<FOOLISH FOUR PORTFOLIO>
Can't leave well enough alone?
RESTON, VA (Sept. 3, 1999) -- I must have received hundreds of e-mails over the past several years from folks asking if I thought they should modify the Foolish Four just a bit, either because they had an idea that might improve the returns, or they had a really bad feeling about one of the stocks. (Sears seems to be the prime candidate for that last question these days.)
There are two correct replies: Absolutely not, and, sure, why not?
A few paragraphs down, that might make sense.
The essence of mechanical investing, Motley Fool style, is that you follow a prescribed formula. That formula has been backtested over a number of years. (The formula isn't something that "just works," by the way. It has to be based on sound investing principles.) By backtesting a certain formula, we can see how a particular strategy would have worked in the past.
That is no guarantee of how it will work in the future, but it probably beats hot stock tips via e-mail.
So when people ask if they might be better off selling each stock as soon as it goes up 30%, but that idea has not been tested, there really is no answer. I just don't know -- and testing most of them is not an easy proposition. (Those that are easy to test have probably already been tested.) But I have complete sympathy with the urge to improve on "the system." That's where the Foolish Four came from in the first place.
One of the wonderful things about mechanical investing is the way that it seems to inspire people to come up with creative ideas. The downside is that unless an idea has been tested, and some are nearly impossible to test, there is absolutely no way to know whether it will be better or worse than the original strategy. A lot of ideas that sound good don't work out so well in practice.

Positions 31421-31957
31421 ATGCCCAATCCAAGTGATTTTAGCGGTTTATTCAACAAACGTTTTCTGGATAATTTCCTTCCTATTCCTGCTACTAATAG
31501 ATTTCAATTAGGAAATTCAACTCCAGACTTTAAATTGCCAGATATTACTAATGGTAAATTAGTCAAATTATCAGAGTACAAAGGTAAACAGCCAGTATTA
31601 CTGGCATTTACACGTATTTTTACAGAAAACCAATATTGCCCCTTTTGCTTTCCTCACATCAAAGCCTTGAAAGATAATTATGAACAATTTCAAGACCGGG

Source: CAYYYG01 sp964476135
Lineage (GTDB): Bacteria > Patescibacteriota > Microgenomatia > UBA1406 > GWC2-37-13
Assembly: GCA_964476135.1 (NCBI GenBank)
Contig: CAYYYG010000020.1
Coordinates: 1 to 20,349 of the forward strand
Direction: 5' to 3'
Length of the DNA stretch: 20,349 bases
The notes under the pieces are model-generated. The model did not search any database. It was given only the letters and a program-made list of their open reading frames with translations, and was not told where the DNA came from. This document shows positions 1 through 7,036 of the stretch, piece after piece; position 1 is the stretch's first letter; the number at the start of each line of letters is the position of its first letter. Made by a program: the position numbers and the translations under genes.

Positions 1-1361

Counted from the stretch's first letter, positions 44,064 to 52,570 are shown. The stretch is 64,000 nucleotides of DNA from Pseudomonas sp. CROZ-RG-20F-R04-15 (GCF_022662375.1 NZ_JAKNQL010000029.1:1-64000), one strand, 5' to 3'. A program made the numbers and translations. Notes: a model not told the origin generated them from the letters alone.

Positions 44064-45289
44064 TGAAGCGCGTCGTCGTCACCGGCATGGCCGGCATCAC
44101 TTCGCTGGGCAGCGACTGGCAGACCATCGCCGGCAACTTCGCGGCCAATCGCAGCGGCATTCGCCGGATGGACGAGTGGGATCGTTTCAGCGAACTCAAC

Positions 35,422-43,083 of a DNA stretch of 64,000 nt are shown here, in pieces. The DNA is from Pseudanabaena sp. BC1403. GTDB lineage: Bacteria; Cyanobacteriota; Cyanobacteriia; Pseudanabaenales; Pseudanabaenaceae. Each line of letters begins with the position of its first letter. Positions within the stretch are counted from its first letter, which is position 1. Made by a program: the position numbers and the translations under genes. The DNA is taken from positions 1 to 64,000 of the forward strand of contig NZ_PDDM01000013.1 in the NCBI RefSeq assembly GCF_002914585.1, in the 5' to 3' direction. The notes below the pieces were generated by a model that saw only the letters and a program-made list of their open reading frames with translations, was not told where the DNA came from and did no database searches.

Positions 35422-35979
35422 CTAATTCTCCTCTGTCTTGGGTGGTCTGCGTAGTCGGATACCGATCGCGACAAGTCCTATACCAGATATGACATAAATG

So, the answer is no, don't mess with the system. You have no way to know how it will work out, and the odds are pretty good that it won't beat the Foolish Four. On the other hand, who am I to tell anyone what to do? We preach that people are responsible for their own investing decisions and if Joe Rolldice wants to come up with a system of his own, hey, maybe it will triple the market.
The path between these two extremes is our Fool Four message board. That's where new ideas can be debated, new strategies tested. At this point, many of the "new" ideas have already been debated and/or tested, and that information has been compiled by True Fool, Dave Goldman, in a Frequently Asked Questions post that he maintains purely out of the goodness of his heart. If you have an idea to improve on the Foolish Four, that's the place to start. It's also a grand place to get up to speed with what is happening on the message board without plowing through 25,000 posts.
For those who are strongly afflicted with the urge to mess with the system and who have a quantitative bent, we have the Foolish Workshop, a place where new screens -- less tested than the Foolish Four but very promising -- are constantly being discussed and tinkered with. The emphasis there is on thorough testing and statistical validation.
Whatever your inclination, though, there is one inescapable fact of life when it comes to mechanical investing: You should absolutely (and I mean it this time) never invest in a mechanical stock picking strategy unless you thoroughly understand the criteria it uses, how it picks stocks and why, how it has done over the past decade, and how it fits into your overall investing goals.